19 George B. Crist 22 Nov 1985   Commander in Chief, U.S. Central Command (USCINCCENT), 1985–1988. 3 1952 (NROTC) 33 (1931–       )
20 Thomas R. Morgan 01 Jun 1986   Assistant Commandant, U.S. Marine Corps (ACMC), 1986–1988. 2 1952 (NROTC) 34 (1930–       )
21 Alfred M. Gray Jr. 01 Jul 1987   Commandant, U.S. Marine Corps (CMC), 1987–1991. 4 1952 (OCS) 35 (1928–       )
22 Joseph J. Went 01 Jul 1988   Assistant Commandant, U.S. Marine Corps/Chief of Staff, U.S. Marine Corps (ACMC), 1988–1990. 2 1952 (NROTC) 36 (1930–       )
23 John R. Dailey 01 Aug 1990   Assistant Commandant, U.S. Marine Corps/Chief of Staff, U.S. Marine Corps (ACMC), 1990–1992. 2 1956 (NROTC) 34 (1934–       ) Associate Deputy Administrator, National Aeronautics and Space Administration, 1992–1999; Director, National Air and Space Museum, 2000–present.
24 Carl E. Mundy Jr. 01 Jul 1991   Commandant, U.S. Marine Corps (CMC), 1991–1995. 4 1957 (NROTC) 34 (1935–       ) President, United Service Organizations, 1996–2000.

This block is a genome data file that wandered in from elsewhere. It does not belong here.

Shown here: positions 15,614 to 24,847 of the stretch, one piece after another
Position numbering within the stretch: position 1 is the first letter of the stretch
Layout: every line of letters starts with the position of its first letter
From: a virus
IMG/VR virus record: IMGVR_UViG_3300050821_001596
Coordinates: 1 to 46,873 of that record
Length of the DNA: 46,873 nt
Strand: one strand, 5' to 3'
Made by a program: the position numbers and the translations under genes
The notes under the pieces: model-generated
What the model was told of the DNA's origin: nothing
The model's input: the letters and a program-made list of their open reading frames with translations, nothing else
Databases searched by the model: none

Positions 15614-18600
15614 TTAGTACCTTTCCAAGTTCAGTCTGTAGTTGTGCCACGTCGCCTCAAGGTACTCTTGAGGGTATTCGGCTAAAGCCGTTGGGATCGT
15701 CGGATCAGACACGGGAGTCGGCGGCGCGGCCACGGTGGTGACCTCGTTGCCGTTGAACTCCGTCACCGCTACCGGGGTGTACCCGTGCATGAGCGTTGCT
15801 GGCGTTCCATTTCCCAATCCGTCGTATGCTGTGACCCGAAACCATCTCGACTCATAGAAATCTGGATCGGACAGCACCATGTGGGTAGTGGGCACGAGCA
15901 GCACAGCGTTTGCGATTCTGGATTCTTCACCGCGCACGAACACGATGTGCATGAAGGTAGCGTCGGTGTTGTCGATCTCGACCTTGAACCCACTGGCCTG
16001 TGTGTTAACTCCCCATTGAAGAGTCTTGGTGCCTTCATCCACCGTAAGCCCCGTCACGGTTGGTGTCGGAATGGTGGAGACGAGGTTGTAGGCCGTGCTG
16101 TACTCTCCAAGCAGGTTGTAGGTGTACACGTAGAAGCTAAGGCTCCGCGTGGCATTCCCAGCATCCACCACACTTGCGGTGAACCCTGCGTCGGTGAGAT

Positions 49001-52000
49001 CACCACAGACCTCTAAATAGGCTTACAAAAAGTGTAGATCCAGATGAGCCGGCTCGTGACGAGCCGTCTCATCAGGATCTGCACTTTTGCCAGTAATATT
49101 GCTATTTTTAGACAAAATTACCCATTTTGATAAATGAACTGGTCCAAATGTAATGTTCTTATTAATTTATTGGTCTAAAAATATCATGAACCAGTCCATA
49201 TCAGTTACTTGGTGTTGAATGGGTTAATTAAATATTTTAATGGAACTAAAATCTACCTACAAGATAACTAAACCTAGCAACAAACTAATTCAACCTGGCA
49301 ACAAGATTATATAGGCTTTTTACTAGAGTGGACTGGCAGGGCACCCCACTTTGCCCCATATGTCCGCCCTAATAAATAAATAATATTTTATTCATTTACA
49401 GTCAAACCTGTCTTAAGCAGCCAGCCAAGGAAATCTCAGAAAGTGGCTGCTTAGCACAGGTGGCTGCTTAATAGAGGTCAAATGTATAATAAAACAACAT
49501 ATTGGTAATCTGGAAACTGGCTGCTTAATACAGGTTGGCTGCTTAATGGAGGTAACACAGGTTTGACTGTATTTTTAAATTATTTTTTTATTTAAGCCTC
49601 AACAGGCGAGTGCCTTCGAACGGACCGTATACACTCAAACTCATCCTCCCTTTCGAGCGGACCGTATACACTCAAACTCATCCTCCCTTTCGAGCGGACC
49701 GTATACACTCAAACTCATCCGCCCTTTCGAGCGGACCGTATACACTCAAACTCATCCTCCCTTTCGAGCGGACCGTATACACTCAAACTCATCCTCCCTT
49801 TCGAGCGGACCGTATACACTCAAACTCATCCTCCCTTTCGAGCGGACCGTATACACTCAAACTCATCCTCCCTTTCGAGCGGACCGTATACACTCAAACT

25 Joseph P. Hoar 01 Sep 1991   Commander in Chief, U.S. Central Command (USCINCCENT), 1991–1994. 3 1957 (NROTC) 34 (1934–       )
26 Walter E. Boomer 01 Sep 1992   Assistant Commandant, U.S. Marine Corps (ACMC), 1992–1994. 2 1960 (NROTC) 32 (1938–       )
27 Richard D. Hearney 15 Jul 1994   Assistant Commandant, U.S. Marine Corps (ACMC), 1994–1996. 2 1962 (OCS) 32 (19??–       )
28 John J. Sheehan 1994   Commander in Chief, U.S. Atlantic Command (USCINCACOM), 1994–1997; Supreme Allied Commander Atlantic (SACLANT), 1994–1997. 3 1962 (NROTC) 32 (1940–       )
29 Charles C. Krulak 29 Jun 1995   Commandant, U.S. Marine Corps (CMC), 1995–1999. 4 1964 (USNA) 31 (1942–       )
30 Richard I. Neal 19 Sep 1996   Assistant Commandant, U.S. Marine Corps (ACMC), 1996–1998. 2 1965 (NROTC) 31 (1942–       )
31 Anthony C. Zinni 08 Aug 1997   Commander in Chief, U.S. Central Command (USCINCCENT), 1997–2000. 3 1965 (NROTC) 32 (1943–       ) U.S. Special Envoy to the Middle East, 2002–2003.
32 Charles E. Wilhelm 25 Sep 1997   Commander in Chief, U.S. Southern Command (USCINCSO), 1997–2000. 3 1964 (NROTC) 33 (1941–       )
33 Terrence R. Dake 05 Sep 1998   Assistant Commandant, U.S. Marine Corps (ACMC), 1998–2000. 2 1966 (OCS) 32 (1944–       )